Once iron-group elements have been produced, all nuclear binding energy has been extracted and further gravitational contraction merely leads to photodisintegration of nuclei with a catastrophic consumption of energy. This is one of several mechanisms that either drive or accelerate core collapse. By contrast, the SN Ia explosion of a white dwarf simply leads to disintegration of the entire star. Consequently charged-particle reactions do not lead to significant nucleosynthesis beyond the iron group and the majority of heavier nuclei result from neutron captures. One or more such captures on a seed nucleus (in practice mostly 56Fe) lead to the production of a beta-unstable nucleus (e.g. 59Fe) and the eventual outcome then depends on the relative time-scales for neutron addition and beta-decay. In the slow or s-process, neutrons are added so slowly that most unstable nuclei have time to undergo beta-decay and nuclei are built up along the stability valley in Fig. 1.2 up to 209Bi, whereafter alpha-decay terminates the process. In the rapid or r-process, the opposite is the case and many neutrons are added under conditions of very high temperature and neutron density, building unstable nuclei up to the point where (n, gamma) captures are balanced by (gamma, n) photodisintegrations leading to a kind of statistical equilibrium modified by (relatively slow) beta-decays. Eventually (e.g. after a SN explosion), the neutron supply is switched off and the products then undergo a further series of beta-decays ending up at the nearest stable isobar, which will be on the neutron-rich side of the beta-stability valley (Fig. 1.5). Some species have contributions from both r- and s-processes, while others are pure r (if by-passed by the s-process) or pure s (if shielded by a more neutron-rich stable isobar); the actinides (U, Th etc.) are pure r-process products. A few species on the proton-rich side of the stability valley are not produced by neutron captures at all and are attributed to what B2FH called the ``p-process''; these all have very low abundances and are believed to arise predominantly from (gamma, n) photodisintegrations of neighbouring nuclei.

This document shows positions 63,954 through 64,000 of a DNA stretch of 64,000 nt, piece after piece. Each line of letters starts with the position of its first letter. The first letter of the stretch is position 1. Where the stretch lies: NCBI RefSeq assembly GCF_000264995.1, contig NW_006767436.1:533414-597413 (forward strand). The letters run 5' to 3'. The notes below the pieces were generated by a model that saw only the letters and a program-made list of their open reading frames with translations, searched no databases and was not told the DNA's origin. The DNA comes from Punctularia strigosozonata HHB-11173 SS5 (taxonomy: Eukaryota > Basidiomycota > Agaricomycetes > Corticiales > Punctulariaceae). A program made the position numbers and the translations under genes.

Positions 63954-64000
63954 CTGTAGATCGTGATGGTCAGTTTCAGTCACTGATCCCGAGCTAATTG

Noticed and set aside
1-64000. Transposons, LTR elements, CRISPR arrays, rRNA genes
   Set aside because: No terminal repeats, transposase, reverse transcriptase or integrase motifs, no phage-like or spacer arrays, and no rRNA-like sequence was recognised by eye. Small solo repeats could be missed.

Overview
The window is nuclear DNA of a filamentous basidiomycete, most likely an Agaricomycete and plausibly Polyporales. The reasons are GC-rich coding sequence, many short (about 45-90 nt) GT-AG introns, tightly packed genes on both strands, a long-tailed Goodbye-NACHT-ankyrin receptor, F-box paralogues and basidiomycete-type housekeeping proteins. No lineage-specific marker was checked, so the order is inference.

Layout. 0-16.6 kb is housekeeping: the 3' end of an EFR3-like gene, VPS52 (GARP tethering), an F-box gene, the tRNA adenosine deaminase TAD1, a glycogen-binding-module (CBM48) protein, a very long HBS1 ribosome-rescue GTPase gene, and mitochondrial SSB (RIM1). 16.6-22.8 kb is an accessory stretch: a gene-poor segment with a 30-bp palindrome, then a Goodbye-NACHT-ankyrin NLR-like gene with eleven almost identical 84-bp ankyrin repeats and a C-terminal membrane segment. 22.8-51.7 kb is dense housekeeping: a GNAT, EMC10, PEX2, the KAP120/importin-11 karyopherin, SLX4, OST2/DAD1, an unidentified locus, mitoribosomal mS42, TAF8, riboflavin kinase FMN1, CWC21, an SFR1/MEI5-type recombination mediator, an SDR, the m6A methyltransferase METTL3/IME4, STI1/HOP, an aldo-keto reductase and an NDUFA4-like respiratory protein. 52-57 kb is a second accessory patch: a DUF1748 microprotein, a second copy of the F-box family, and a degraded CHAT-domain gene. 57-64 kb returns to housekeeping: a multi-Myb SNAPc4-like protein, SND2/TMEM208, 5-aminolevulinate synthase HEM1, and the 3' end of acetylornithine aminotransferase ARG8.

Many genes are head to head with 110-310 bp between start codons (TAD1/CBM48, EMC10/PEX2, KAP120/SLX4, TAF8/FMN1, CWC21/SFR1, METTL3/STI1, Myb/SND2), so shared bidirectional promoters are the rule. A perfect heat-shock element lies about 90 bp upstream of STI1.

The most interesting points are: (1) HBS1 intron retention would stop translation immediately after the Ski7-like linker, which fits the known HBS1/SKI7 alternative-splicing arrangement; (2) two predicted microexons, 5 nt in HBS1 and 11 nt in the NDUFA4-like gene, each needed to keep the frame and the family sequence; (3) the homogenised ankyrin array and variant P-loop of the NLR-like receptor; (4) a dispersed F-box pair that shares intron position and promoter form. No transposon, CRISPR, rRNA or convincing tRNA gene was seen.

Neutron capture processes give rise to the so-called magic-number peaks in the abundance curve, corresponding to closed shells with 50, 82 or 126 neutrons (see Chapter 2). In the case of the s-process, the closed shells lead to low neutron-capture cross-sections and hence to abundance peaks in the neighbourhood of Sr, Ba and Pb (cf. Fig. 1.4), since such nuclei will predominate after exposure to a chain of neutron captures. In the r-process, radioactive progenitors with closed shells are more stable and hence more abundant than their neighbours and their subsequent decay leads to the peaks around Ge, Xe and Pt on the low-A side of the corresponding s-process peak.

Figure 1.5

Fig. 1.5. Paths of the r-, s- and p-processes in the neighbourhood of the tin isotopes. Numbers in the boxes give mass numbers and percentage abundance of the isotope for stable species, and beta-decay lifetimes for unstable ones. 116Sn is an s-only isotope, shielded from the r-process by 116Cd. After D.D. Clayton, WA. Fowler, TE. Hull & B.A. Zimmerman, Ann. Phys., 12, 331, ©1961 by Academic Press, Inc. Courtesy Don Clayton.